C. S. Pacat
Let us begin by briefly praising the speed of C. S. Pacat, whose first book in the Captive Prince Trilogy was published in April last year – and now it’s just 10 months later and the final book is here, a show-stopping conclusion to this steamy drama of gay sex, occasional swordsmanship, courtly intrigue and varyingly consensual sexual slavery.
You will know from that sentence whether this series is your bag. But if it isn’t – why not? It’s so clever and dishy, as well as straight-up weird and fun. All year, publishers will be trying to sell you the next literate beach read to feed the mind and quicken the pulse. Don’t trust them – trust only C. S. Pacat.
A recap. In Book One, Prince Damianos of Akielos was betrayed and sent to a strange land where he had to pose as a demure(ish) slave, for Prince Laurent, if he were to learn who Damen truly was, would surely enact a steep and bloody price (Damen happens to have recently slain his brother). This would complicate the true business of Pacat’s books, which is the simmering romance between Damen and Laurent, who is a classically savage, inflexible ice queen. It would all be more disturbing, and certainly more clichéd, if Damen had not been sent to a homosocial society where the gender tropes of fantasy are a bit like the olives in a molecular cocktail: they’ll be there alright, but not as we know them.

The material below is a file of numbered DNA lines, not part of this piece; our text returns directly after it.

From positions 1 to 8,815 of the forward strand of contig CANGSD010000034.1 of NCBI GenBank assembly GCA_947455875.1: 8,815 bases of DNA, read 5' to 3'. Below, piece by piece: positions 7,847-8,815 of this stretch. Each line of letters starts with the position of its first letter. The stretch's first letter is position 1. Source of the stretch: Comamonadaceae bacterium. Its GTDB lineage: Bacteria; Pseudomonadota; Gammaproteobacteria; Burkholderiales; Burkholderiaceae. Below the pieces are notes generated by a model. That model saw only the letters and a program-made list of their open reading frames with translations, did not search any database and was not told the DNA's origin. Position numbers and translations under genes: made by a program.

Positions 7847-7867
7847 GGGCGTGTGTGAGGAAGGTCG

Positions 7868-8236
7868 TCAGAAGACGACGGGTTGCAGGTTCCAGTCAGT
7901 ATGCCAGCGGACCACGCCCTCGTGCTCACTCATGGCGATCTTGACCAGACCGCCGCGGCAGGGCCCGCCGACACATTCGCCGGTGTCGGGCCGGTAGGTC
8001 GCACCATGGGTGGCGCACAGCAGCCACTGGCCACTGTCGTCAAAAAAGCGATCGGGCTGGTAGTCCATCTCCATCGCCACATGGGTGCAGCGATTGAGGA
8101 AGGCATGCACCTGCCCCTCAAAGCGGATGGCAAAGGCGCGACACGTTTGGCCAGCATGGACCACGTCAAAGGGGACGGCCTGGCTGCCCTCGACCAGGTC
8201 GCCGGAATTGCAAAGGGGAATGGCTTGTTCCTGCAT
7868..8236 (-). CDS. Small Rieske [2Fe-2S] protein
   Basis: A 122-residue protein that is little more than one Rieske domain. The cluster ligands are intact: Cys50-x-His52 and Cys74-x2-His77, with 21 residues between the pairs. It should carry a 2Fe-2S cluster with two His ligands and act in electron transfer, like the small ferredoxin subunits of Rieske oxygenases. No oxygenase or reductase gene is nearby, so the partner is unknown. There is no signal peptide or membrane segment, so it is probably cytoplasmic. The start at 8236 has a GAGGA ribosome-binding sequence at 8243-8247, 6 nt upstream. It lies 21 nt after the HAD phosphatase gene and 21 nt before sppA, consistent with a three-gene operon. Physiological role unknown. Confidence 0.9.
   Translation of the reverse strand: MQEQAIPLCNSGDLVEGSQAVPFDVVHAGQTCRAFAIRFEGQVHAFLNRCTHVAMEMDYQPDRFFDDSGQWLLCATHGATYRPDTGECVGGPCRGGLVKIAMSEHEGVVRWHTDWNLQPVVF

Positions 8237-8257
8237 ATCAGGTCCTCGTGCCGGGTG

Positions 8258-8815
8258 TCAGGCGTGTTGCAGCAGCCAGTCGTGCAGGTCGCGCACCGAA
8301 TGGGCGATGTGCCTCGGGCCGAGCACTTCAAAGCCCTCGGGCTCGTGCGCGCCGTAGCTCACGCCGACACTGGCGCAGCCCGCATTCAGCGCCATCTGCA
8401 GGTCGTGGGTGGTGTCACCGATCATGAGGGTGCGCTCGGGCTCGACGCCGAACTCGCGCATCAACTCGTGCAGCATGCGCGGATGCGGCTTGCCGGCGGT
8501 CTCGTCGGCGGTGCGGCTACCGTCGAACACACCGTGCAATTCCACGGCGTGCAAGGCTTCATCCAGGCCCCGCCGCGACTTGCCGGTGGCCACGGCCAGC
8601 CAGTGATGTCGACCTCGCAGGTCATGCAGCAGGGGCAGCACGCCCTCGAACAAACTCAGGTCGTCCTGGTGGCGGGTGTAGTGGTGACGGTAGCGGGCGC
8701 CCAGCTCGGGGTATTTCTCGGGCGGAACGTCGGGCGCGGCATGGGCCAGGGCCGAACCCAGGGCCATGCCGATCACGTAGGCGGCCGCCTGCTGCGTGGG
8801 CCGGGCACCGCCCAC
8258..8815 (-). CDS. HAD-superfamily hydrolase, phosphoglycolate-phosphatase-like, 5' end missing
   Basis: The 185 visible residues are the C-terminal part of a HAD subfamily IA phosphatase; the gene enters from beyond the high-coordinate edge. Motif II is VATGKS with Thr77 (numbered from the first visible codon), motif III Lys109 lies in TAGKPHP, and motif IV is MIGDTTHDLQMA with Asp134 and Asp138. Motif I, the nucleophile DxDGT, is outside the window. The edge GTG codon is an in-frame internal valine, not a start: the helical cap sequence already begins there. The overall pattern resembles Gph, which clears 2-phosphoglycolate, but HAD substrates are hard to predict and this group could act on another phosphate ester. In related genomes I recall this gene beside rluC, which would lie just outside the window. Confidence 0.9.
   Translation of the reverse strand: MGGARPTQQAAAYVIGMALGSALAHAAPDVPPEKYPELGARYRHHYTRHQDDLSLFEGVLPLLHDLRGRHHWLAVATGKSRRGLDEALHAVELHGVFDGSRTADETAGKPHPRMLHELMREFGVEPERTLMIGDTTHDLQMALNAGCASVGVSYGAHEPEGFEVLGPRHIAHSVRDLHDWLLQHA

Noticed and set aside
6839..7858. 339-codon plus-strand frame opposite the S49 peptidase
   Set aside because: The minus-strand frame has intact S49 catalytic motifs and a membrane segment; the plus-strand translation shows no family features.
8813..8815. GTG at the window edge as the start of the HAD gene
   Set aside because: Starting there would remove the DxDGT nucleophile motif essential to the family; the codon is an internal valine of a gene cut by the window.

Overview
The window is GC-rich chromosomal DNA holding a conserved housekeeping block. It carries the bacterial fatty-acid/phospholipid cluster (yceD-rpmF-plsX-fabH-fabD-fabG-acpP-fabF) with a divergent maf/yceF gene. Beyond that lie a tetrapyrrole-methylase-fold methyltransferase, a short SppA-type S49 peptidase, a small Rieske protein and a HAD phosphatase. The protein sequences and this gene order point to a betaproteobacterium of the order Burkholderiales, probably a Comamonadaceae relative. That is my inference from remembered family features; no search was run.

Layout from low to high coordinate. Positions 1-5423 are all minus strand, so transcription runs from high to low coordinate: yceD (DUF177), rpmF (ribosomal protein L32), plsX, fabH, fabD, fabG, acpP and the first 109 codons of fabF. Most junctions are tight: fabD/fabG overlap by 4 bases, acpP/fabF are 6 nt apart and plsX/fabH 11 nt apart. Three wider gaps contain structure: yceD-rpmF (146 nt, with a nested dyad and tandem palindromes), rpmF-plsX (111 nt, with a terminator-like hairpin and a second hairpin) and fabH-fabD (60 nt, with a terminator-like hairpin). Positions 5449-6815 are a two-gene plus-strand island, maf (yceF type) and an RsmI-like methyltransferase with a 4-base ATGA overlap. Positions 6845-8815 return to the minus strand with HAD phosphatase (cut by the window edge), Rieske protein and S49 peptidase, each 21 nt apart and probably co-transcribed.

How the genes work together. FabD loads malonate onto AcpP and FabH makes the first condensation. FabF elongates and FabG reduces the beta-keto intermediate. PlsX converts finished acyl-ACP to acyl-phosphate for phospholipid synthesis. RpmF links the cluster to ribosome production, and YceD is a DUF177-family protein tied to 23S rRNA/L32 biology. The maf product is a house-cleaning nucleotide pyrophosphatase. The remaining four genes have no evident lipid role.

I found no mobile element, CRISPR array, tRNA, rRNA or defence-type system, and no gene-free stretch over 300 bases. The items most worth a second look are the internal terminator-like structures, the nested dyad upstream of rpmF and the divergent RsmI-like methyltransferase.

If you plan to read these books, stop reading this review here…
…because Pacat shifts the status quo 40 pages into Kings Rising. “Did you think,” says Laurent imperiously, “I wouldn’t recognise the man who killed my brother?” Well, there are many reasons Laurent might not have recognised this person, but the point is that he’s known Damen’s identity all along, including the time they had proper sex. It is a remarkable and unnerving authorial decision, which defuses the primary generator of the tension that has so effectively been pushing forward the novels.
Politics ensue, but who cares about that? This bombshell leaves Damen and Laurent in the twilight zone of two busy, talented people trying to work out what they can and cannot offer each other. Kings Rising now becomes a study of the raw-nerved emotional lives of the slightly repressed and hyper-competent. Bring an open heart and a sense of fun. Gold-plated whips are supplied by the author. CR
Viking, 384pp, $22.99
This article was first published in the print edition of The Saturday Paper on Feb 27, 2016 as "C. S. Pacat, Kings Rising".
A free press is one you pay for. In the short term, the economic fallout from coronavirus has taken about a third of our revenue. We will survive this crisis, but we need the support of readers. Now is the time to subscribe.
Letters & Editorial